Homology is still a relatively fuzzy concept in biology. Generally, biologists consider homology to be the similarity of two things (behaviors, structures, genes) due to common descent. In other words, the common ancestor of these two species should have had this thing, which was passed down to those two (modern day) species. Homology in this sense in contrasted with multiple independent origins. For example, the wings of insects and the wings of birds are typically taken to be not homologous, because the common ancestor of insects and birds did not have wings. This was all fine and well until developmental genetics came along...

Developmental genetics has shown us that while wings in these two groups were derived independently, many of the same genes are used to build these two structures. With this new understanding, we are left in a quandary over whether the wings in these species are really derived independently or not- it seems that they are partially homologous (ie partially similar due to common descent).

The reverse case is also a problem: how similar must two things be to be homologous? For example, genes can take on new functions in new species. This gene might be doing different things in two species, but it is present in both of them due to common descent. How different can the two genes be and still be homologous? These are open questions in biology, and are sure to be active areas of research and debate in the near future. Let us know if you have any thoughts...

Finally, this term is often used by molecular biologists when comparing how similar to DNA sequences are. For example, they might say that two genes are "40% homologous", meaning that they have identical bases at 40% of their sites. While it is possible for two genes to be only partially identical by descent (say due to horizontal gene transfer), this is usually not what has occurred in the typical molecular biology use.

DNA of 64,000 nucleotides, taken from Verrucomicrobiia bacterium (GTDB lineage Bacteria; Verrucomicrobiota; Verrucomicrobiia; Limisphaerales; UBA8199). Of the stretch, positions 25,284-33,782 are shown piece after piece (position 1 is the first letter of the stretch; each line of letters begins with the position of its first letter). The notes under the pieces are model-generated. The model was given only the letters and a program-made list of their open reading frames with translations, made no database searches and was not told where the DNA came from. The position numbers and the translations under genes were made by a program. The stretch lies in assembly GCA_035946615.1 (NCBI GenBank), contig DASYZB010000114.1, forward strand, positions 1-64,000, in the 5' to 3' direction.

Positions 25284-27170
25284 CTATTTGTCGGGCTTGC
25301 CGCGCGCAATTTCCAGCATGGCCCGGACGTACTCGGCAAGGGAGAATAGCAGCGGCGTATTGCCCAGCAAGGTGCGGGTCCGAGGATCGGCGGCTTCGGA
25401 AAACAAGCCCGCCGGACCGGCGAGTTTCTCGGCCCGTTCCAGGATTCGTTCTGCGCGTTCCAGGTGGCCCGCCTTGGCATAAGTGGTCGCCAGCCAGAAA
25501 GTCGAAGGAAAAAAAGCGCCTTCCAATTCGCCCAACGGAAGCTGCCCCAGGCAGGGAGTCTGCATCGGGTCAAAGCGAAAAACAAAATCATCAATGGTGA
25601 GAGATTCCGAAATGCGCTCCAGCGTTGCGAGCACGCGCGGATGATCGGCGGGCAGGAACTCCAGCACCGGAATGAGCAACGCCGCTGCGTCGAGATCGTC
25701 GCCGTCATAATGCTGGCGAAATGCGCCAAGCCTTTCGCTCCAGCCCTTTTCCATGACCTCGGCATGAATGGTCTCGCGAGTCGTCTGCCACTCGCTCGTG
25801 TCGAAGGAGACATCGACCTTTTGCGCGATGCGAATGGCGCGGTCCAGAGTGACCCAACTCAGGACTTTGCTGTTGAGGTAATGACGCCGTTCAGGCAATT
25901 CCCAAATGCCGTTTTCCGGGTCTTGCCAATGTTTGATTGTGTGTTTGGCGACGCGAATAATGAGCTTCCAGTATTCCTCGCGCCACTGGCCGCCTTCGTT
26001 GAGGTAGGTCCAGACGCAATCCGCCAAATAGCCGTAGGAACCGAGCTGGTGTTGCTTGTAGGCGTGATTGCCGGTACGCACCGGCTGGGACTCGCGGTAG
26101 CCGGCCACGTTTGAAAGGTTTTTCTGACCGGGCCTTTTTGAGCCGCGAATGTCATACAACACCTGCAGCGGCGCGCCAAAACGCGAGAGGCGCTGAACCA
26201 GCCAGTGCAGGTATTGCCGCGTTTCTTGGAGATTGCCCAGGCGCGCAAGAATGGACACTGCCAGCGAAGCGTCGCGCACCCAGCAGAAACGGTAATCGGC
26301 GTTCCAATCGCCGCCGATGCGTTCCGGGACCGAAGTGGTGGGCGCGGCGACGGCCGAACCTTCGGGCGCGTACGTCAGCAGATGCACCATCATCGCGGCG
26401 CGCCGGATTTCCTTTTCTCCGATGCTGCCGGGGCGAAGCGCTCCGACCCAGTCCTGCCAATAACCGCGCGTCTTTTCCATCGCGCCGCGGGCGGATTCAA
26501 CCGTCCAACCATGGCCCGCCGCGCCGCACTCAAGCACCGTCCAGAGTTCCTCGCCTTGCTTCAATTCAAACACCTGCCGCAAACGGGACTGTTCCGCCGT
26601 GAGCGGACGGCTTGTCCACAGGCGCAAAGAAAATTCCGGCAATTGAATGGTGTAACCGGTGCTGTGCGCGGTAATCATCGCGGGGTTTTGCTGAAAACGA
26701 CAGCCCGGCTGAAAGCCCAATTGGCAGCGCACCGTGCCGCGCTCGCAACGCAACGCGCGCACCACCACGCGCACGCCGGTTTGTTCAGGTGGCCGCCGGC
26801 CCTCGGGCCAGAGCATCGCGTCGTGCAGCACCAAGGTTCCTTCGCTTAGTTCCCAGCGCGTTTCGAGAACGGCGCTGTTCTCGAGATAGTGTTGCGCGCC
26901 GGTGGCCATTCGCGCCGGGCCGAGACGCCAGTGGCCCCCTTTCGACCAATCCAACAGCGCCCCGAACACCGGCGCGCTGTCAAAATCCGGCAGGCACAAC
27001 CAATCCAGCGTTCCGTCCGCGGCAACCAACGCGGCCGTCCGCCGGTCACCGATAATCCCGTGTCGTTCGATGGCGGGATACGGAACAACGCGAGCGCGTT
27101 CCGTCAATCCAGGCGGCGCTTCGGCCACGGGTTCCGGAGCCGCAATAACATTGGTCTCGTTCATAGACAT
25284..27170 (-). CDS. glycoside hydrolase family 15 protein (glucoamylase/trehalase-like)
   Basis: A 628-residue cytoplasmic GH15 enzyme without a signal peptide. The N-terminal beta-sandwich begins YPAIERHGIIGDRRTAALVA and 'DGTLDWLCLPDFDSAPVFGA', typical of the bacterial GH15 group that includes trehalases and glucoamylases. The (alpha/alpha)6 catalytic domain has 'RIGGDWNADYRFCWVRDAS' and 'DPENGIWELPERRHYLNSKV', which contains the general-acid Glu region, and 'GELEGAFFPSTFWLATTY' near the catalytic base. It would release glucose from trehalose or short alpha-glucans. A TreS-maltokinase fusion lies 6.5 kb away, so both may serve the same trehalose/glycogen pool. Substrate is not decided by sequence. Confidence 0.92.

Ho*mol"o*gy (?), n. [Gr. agreement. See Homologous.]

1.

The quality of being homologous; correspondence; relation; as, the homology of similar polygons.

2. Biol.

Correspondence or relation in type of structure in contradistinction to similarity of function; as, the relation in structure between the leg and arm of a man; or that between the arm of a man, the fore leg of a horse, the wing of a bird, and the fin of a fish, all these organs being modifications of one type of structure.

Homology indicates genetic relationship, and according to Haeckel special homology should be defined in terms of identity of embryonic origin. See Homotypy, and Homogeny.

3. Chem.

The correspondence or resemblance of substances belonging to the same type or series; a similarity of composition varying by a small, regular difference, and usually attended by a regular variation in physical properties; as, there is an homology between methane, CH4, ethane, C2H6, propane, C3H8, etc., all members of the paraffin series. In an extended sense, the term is applied to the relation between chemical elements of the same group; as, chlorine, bromine, and iodine are said to be in homology with each other. Cf. Heterology.

General homology Biol., the higher relation which a series of parts, or a single part, bears to the fundamental or general type on which the group is constituted. Owen. -- Serial homology Biol., representative or repetitive relation in the segments of the same organism, -- as in the lobster, where the parts follow each other in a straight line or series. Owen. See Homotypy. -- Special homology Biol., the correspondence of a part or organ with those of a different animal, as determined by relative position and connection. Owen.

 

© Webster 1913.

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